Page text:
Someone who has a high calf has a long calcaneal (achilles) tendon. The longer the calcaneal tendon, the more elastic force the lower leg structure is potentially able to take in and put back out. Notice, I said ‘potentially’.
My advice to you is not to worry about the length of your own calves, because you can’t to anything about it. The same way you can’t do anything about the size of your feet. What you can do, is train the elastic qualities of your lower leg complex to make the most of what you have.
Personally, I do have very high calves (higher than MJ or Mo), but I’ve also seen HSI sessions, seen the athletes, and simply put, the stuff about needing high calves is bs. This is a link to a video showing both Mo and Ato training:
You can look for yourself. Also, take a good close look at Mo’s upper body, which should also disprove certain other things. Also, as Hakkam Andersson has pointed out, most top sprinters don’t do much plyometrics: I do a little, but just a little (10-20 contacts 1-2X/wk in SPP).
Elastic strength can be trained through various methods. Depth jumps, hurdle hops, bounds, stiff-legged hopping drills with a low GCT, or just plain sprinting.
Another consideration for making sure you get the most out of your lower leg is having strong feet. For this, I recommend either EMS treatment on the soles or you could do your warmups barefoot and in grass. Plyos can be done like this as well.
High calves are not BS. The longer your achilles tendon, the more reactive force you are able to potentially generate through the ankle joint. That having been said, a long achilles is not the deciding factor in one’s speed. It is merely one piece of the puzzle; insignificant on it’s own, but essential to the whole.
Also, all top sprinters do a lot of plyometrics. Top speed sprinting is the most elastic dominant movement I can call to mind. So, while they don’t do depth jumps or hurdle hops or whatever, they spend a great deal of time sprinting.
I said that because I consider sprints just another training tool in a sprinters toolbox. I believe sprint speed can be increased without actually sprinting, as long as the motor functions needed to perform it are enhanced through other means. By this I mean that instead of sprinting, you could work out what your system needs to sprint better, target it, and improve without ever setting foot on a track.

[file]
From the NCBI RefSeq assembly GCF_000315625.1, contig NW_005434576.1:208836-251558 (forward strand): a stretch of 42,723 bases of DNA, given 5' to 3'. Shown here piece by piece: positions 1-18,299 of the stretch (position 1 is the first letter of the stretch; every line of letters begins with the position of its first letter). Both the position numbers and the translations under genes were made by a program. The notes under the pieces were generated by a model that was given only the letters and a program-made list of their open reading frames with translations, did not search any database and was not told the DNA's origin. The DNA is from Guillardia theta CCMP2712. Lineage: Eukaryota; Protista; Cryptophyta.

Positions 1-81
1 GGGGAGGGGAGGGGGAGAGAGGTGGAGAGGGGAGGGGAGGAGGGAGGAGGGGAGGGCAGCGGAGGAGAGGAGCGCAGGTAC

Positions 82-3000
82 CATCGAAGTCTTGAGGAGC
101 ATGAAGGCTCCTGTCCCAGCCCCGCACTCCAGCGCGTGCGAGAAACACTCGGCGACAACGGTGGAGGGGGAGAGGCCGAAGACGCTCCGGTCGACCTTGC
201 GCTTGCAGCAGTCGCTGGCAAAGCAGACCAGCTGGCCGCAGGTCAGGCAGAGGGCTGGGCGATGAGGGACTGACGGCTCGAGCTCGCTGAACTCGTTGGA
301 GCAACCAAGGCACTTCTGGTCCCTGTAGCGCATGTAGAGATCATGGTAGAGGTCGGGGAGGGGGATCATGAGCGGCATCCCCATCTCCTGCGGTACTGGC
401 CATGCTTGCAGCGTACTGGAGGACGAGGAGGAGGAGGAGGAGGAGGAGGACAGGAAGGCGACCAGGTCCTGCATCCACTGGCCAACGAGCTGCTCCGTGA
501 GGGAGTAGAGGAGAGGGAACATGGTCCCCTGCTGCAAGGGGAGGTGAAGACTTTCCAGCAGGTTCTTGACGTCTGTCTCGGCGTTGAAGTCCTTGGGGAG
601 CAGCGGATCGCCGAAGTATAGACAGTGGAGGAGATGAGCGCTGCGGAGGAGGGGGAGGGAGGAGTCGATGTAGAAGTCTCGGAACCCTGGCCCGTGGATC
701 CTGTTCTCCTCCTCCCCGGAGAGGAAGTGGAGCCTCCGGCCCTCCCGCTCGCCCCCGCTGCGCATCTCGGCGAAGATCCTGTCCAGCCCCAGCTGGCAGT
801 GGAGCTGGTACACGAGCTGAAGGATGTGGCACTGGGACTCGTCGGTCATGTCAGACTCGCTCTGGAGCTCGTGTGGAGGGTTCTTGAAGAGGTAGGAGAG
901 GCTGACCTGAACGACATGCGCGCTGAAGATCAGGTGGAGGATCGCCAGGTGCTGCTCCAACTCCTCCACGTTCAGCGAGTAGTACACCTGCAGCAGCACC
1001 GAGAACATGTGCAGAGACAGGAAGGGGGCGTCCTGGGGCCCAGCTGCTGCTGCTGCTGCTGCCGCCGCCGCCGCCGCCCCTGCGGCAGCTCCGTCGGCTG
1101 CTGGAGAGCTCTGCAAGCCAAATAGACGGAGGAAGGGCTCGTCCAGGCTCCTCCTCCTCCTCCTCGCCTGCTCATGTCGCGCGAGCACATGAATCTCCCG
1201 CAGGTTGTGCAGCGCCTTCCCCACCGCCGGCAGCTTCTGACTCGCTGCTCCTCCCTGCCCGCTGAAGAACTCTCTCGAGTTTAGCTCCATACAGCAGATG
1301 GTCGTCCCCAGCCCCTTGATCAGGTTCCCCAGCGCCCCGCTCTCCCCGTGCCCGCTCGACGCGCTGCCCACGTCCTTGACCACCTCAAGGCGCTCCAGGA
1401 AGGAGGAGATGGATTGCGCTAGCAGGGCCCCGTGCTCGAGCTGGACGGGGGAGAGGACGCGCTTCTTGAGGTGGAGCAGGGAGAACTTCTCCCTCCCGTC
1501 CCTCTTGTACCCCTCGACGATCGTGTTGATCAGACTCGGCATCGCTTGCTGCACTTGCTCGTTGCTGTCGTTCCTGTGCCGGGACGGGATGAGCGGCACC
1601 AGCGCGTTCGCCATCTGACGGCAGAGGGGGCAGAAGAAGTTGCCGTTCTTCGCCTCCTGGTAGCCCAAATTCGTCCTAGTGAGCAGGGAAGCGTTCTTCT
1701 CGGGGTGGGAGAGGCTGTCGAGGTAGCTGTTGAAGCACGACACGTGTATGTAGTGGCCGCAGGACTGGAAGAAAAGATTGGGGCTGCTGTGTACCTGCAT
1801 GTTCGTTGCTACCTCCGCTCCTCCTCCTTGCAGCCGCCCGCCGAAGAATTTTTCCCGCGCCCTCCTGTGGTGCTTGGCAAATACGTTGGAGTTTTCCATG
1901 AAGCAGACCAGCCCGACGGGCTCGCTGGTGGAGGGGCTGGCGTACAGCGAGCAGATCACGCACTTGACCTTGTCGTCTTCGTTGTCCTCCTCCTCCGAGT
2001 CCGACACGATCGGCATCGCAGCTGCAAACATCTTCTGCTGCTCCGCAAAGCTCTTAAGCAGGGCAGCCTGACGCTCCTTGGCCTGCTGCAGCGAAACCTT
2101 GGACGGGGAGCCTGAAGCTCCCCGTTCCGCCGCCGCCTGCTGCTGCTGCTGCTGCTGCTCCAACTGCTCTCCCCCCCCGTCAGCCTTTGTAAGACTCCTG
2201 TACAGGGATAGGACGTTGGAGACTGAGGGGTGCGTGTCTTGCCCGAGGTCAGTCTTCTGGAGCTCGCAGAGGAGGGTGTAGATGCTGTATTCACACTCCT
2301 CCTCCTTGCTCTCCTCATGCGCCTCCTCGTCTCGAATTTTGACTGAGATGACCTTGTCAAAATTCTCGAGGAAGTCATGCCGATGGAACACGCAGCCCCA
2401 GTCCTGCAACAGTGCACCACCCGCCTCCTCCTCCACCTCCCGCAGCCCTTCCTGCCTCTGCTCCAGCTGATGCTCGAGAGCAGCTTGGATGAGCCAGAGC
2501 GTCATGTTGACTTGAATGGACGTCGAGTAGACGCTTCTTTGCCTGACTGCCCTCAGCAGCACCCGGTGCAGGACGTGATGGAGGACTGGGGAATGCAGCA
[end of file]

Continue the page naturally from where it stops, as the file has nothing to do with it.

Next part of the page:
As an example, I’ll break down what you need to train top speed without actually running. Depth jumps, altitude landings, unilateral low-GCT hip flexion hops. With these three methods, I was able to drop my 60M time from 7.43 to 7.06 in 2 months while only sprinting once between the two times.
So, to me, sprints are just another, albeit more specific, plyo drill.
I know what you meant, I was just messin with ya. Your theory is quite similiar to a very good article I read on how great powerlifters increased their deadlift without doing any actual competetion style deadlifts. The powerlifters would do the actual deadlift periodically, but more or less used as an indicator of how their progress is going, not to actual further their progress. Thought I had it saved on my computer…
I do beleive that, once you get to a certain level in sprinting, I don’t think its possible to get faster without actually sprinting? I can’t see a 6.7-6.8 athlete getting faster without running, do you?
Yes, they do compete for the same resources. And yes, this is training venue related. I choose plyos over sprinting when I don’t have access to a track. I live in Alaska, and so the only place I’ve been able to run for the past 7 months has been a long carpeted hallway (80M), and I have limited access to that. I would not preferentially choose plyos over sprinting in most cases, but we all have to make sacrifices sometimes.
another reason over hypertrophied calves are a bad idea is that as one of the most distal muscle groups their extra weight can icrease the torque the proximal muscles have to produce to move the limb. the mass of the calf has a long moment arm from the proximal muscles of the hip so a slight increase in the calves weight will have a geometric increase in the torque the muscles of the hip must produce to move the limb.